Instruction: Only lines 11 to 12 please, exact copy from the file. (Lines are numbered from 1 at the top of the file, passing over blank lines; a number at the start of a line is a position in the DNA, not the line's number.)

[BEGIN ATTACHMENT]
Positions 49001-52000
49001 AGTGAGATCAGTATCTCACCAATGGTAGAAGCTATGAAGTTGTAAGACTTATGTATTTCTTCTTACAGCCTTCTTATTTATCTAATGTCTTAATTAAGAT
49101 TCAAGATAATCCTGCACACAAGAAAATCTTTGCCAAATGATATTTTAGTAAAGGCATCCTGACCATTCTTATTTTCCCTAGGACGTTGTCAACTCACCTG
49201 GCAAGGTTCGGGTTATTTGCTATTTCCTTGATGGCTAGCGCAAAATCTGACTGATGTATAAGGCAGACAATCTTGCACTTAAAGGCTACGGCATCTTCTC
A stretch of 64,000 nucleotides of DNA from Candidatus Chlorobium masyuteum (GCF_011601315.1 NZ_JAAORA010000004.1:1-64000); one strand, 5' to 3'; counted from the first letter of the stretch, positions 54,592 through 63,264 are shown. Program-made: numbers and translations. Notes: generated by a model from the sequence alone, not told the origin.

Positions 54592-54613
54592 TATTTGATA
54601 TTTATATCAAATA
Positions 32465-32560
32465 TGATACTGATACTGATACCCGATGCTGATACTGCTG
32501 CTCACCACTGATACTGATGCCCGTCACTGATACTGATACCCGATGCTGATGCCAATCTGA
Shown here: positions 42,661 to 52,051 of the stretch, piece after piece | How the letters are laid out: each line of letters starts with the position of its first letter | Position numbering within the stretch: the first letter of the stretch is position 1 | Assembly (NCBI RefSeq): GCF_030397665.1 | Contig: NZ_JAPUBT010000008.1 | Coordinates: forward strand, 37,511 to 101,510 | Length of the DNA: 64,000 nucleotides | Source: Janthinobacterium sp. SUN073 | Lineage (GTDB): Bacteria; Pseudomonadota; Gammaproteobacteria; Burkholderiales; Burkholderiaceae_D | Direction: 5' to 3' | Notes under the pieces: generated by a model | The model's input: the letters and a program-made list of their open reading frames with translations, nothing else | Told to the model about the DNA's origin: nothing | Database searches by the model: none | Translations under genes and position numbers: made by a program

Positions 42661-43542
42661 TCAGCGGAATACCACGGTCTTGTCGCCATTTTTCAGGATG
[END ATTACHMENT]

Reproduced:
32501 CTCACCACTGATACTGATGCCCGTCACTGATACTGATACCCGATGCTGATGCCAATCTGA
Shown here: positions 42,661 to 52,051 of the stretch, piece after piece | How the letters are laid out: each line of letters starts with the position of its first letter | Position numbering within the stretch: the first letter of the stretch is position 1 | Assembly (NCBI RefSeq): GCF_030397665.1 | Contig: NZ_JAPUBT010000008.1 | Coordinates: forward strand, 37,511 to 101,510 | Length of the DNA: 64,000 nucleotides | Source: Janthinobacterium sp. SUN073 | Lineage (GTDB): Bacteria; Pseudomonadota; Gammaproteobacteria; Burkholderiales; Burkholderiaceae_D | Direction: 5' to 3' | Notes under the pieces: generated by a model | The model's input: the letters and a program-made list of their open reading frames with translations, nothing else | Told to the model about the DNA's origin: nothing | Database searches by the model: none | Translations under genes and position numbers: made by a program